The faith of a child
The recent blue skies and warm sunshine have been so welcome!
Who can resist nature’s call this time of the year? Roaming the Norway Ridge trails and taking some wind-whipped jaunts along Lake Huron’s shoreline have left me feeling rejuvenated with the hope that springtime brings.
Then there are the new varieties of birds stopping by my feeder as they return to their nesting grounds. Mating season is about to begin — nests will be skillfully built and eggs laid. This time of year bursts with the promise of new life.
In the midst of those pleasant thoughts, a vivid childhood memory has emerged: It is Easter morning, and, as soon as my dad parks the car, my siblings and I clamber out into the church parking lot.
We are attired in our colorful Easter bonnets and stiff new shoes, which, we are happy to discover, click when we walk on the asphalt. We enter the church building holding hands and wiggle our way into an empty row. Though happy to be there, we are even more excited about the overflowing baskets awaiting us at home.
As the service progresses, my younger sister, Lori, becomes convinced that, when the congregation rises to sing “Glory, glory, hallelujah,” they are actually singing, “Lori, Lori, hallelujah,” which completely delights her and creates quite a stir among us.
Oh, the innocence of childhood!
As a little child, I did not understand the reason for Jesus’ death or the significance of His resurrection. Even my religious education left me confused and unclear about what Jesus’ death had to do with me. For that reason, I find these words of Jesus especially interesting: “I tell you the truth, unless you change and become like little children, you will never enter the kingdom of heaven. Therefore, whoever humbles himself like a child is the greatest in the kingdom of heaven (Matthew 18:3-4).”
What did He mean by that?
I think the first truth to be recognized is that only a child needs a father, with an emphasis on the word “needs”. As adults, we tend to be self-sufficient and independent, whereas a child freely acknowledges their need and is willing to receive what they need from their father or mother.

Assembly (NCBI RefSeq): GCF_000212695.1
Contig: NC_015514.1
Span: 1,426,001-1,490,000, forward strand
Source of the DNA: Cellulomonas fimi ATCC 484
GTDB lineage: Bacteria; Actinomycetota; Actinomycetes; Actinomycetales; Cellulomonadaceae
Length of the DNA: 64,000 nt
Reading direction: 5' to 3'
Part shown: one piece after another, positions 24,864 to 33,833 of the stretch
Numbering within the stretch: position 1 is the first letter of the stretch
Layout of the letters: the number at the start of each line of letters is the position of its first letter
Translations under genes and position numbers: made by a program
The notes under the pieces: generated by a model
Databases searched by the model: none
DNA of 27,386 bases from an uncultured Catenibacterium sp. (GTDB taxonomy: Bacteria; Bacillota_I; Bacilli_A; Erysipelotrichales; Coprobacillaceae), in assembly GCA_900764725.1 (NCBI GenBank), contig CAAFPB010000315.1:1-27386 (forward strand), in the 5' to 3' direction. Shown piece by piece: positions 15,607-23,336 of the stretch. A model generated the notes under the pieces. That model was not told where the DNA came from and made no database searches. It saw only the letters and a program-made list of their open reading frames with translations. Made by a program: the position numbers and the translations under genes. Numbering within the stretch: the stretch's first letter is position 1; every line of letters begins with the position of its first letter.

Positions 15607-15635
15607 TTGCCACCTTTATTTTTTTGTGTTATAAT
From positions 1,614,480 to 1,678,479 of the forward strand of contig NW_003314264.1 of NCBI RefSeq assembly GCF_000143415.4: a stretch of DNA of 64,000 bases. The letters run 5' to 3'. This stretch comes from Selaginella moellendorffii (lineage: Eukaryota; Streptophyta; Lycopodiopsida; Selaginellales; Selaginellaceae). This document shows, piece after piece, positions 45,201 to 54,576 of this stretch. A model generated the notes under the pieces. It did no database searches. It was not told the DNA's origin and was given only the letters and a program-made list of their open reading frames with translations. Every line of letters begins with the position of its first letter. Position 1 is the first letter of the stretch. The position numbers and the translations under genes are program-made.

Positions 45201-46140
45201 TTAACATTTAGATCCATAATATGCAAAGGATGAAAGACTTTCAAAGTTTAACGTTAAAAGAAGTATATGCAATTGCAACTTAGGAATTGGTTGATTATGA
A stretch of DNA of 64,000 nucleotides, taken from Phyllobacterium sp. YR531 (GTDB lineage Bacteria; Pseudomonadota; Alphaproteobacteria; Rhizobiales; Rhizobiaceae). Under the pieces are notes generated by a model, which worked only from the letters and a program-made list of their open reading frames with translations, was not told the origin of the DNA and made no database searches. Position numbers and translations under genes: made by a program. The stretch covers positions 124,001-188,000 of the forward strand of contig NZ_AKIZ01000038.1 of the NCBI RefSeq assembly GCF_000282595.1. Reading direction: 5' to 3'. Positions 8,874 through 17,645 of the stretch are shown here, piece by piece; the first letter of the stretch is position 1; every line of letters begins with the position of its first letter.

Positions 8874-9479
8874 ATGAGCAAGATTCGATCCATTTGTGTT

We adults approach an offer of provision with internal questions like, “How much will it cost me?,” or, “What must I do to earn it?” In contrast, a child reaches out in simple faith to accept that which is given as a gift. A child not only readily receives what is freely offered, but, when more is needed or desired, will trustingly ask for it, fully expecting to be provided for.
Secondly, we must note that Jesus charged us to be childlike, not childish. When the Apostle Paul instructs us to grow up and “put away childish ways,” he was referring to the immature, arrogant, self-centered, and sinful behavior that manifests as we grow out of childhood.
Jesus warned us that changing that kind of behavior is an absolute requirement in order to be fathered by God and to enter His kingdom.
What I have come to realize is that it is impossible for us to change ourselves. Jesus explained that it is from the abundance of our heart or core being that selfish, sinful behaviors come. No amount of self-effort or positive thinking is able to transform us internally. Only He can do that.
The beautiful promise that is wrapped up in the message of Easter — the good news encased in the gift that God holds out to us — is that, through Jesus’ death, burial, and resurrection, we are provided an entrance into His family so that we can be fathered by Him.
This gift is free to whoever is willing to receive it in childlike faith. It cannot be earned. The price of that gift was completely and wholly paid for by Jesus. It was an expensive and extravagant gift — one that cost Jesus everything in order to provide it for us. Yet He willingly laid down His life to pay the cost.
The Apostle John records that Jesus uttered the words “it is finished,” and then He bowed his head and gave up His spirit. The Greek word that John used for “finished” is an accounting term, which literally means “paid in full”. When He pronounced those words, Jesus was declaring that the debt of our sins, which separates us from God, was completely atoned for.
Why would He do that? Why would he suffer in our place so that we might experience the hope of eternal life?
The answer is that His sacrifice was made out of a love so amazing that our logical minds stumble over the thought of it.
And that is where the childlike faith comes in.
Michelle Smith serves alongside her husband, Gary, as part of the leadership team of New Life Christian Fellowship. She founded Purely Women Ministries with the purpose of helping women of all ages discover their true identity as women of God. She can be reached at email@example.com.